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Old Left: Wikis


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The Old Left is a term used to describe classic 1930s-era Western Leninists, Trotskyists and Stalinists to differentiate them from the Marxists of the New Left who emerged between the 1960s and the 1970s.[1] The New Left developed as a separate, typically anti-Stalinist tendency from the developing Marxist-Leninist New Communist Movement. The Old Left and New Communist Movement tended to emphasise the importance of party organization and class consciousness over a cultural agenda, and to organize in the then-mass-based industrial sectors of society.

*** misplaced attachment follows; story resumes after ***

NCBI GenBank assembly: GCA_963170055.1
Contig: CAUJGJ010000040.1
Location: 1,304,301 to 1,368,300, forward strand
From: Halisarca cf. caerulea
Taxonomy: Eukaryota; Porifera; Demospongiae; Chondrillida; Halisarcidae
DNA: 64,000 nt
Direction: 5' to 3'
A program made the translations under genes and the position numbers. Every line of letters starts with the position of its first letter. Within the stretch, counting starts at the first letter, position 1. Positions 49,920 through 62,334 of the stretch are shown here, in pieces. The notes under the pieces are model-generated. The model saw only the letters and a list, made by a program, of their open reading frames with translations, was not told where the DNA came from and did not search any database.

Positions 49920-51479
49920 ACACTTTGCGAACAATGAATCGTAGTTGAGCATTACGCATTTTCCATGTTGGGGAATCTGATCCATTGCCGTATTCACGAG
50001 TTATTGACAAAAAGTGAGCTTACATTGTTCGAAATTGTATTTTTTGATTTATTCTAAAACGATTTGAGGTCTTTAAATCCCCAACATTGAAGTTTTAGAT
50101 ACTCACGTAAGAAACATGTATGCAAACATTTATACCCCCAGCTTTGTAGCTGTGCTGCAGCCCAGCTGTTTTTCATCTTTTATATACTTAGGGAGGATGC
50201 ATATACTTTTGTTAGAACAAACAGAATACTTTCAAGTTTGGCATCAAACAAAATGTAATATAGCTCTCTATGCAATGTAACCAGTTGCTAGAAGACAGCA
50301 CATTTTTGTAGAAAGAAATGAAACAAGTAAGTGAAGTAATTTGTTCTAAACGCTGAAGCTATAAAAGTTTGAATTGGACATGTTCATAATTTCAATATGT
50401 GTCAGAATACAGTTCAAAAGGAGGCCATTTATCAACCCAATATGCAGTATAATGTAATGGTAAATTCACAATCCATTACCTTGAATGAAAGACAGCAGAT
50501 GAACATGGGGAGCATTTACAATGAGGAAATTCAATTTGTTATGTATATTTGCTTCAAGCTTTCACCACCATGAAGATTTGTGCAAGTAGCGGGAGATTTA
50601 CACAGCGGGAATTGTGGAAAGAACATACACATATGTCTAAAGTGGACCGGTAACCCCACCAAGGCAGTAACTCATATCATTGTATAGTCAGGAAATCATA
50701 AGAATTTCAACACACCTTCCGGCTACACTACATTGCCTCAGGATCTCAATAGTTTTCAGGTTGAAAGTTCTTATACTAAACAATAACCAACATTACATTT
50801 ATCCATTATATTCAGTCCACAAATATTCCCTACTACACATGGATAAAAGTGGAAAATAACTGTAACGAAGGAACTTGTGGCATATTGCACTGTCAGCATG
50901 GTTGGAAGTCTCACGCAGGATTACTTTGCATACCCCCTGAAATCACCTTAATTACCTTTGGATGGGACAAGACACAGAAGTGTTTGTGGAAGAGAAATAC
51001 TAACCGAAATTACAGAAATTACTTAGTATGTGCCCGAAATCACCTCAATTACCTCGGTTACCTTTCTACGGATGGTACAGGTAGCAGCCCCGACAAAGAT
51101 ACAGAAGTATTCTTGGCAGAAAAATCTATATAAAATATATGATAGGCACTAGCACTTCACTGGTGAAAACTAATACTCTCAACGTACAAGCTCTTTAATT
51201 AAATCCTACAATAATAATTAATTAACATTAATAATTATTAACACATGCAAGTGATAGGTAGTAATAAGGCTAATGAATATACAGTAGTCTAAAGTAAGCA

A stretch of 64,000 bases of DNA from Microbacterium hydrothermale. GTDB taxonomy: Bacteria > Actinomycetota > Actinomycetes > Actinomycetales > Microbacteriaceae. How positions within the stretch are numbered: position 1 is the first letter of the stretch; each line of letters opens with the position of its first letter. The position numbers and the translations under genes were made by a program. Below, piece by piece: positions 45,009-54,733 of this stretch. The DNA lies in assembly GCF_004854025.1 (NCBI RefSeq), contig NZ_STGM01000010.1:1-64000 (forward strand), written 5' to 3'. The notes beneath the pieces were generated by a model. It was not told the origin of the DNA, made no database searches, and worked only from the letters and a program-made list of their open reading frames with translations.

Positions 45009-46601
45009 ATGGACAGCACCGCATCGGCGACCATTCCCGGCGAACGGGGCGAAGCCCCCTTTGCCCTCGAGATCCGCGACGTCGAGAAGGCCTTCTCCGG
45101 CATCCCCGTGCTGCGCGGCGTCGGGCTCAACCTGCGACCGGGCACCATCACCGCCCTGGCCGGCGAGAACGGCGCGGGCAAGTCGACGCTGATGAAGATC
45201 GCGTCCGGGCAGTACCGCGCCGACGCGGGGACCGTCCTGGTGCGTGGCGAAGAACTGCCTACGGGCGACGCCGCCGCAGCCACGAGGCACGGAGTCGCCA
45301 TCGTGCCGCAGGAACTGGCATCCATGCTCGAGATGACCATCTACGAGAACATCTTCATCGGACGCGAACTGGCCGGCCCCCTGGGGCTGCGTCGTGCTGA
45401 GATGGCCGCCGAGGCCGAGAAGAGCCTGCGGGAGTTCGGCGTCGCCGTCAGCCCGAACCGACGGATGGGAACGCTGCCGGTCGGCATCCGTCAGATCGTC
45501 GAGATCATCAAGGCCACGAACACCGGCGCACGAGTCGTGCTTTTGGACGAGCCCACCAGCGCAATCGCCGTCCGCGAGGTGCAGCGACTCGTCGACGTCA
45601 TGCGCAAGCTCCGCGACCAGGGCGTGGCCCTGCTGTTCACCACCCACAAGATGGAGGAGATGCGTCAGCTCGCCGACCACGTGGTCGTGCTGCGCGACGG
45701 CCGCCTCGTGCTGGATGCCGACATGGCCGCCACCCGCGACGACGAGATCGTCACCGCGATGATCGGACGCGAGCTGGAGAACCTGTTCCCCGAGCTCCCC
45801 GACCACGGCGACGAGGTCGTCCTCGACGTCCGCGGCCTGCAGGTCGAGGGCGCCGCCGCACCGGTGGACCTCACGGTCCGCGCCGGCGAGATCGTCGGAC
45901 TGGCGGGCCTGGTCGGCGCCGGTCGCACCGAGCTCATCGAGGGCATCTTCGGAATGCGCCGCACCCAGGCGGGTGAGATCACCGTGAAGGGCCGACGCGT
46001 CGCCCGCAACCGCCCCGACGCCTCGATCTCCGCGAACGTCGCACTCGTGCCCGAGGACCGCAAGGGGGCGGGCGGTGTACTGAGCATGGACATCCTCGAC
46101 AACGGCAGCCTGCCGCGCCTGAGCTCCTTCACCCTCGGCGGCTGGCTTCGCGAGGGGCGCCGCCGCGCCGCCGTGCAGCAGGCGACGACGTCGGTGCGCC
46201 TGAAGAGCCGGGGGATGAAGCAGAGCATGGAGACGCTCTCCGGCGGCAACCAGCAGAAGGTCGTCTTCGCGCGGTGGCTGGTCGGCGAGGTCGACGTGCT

The Old Left experienced a massive decline with the combined effect of several anti-communist ventures on the part of governments, including such things as the Palmer Raids and the First Red Scare in the 1920s, and the Second Red Scare in the McCarthy era. The Communist Party USA was tremendously weakened by this, as well as problems of the line within the party and by Khrushchev's denunciation of Stalin in the Secret Speech to the Twentieth Congress of the CPSU. The ensuing Sino-Soviet and Sino-Albanian splits further divided the Old Left forces. By the late 1950s many far-left and communist Old Left people were gone, in jail, had become liberals, or had joined the emerging anti-revisionist groups.

References and footnotes

  1. ^ See article by C. Wright Mills, the originater of the terms "Old" and "New" left, in his article from 1960: Letter to the New Left


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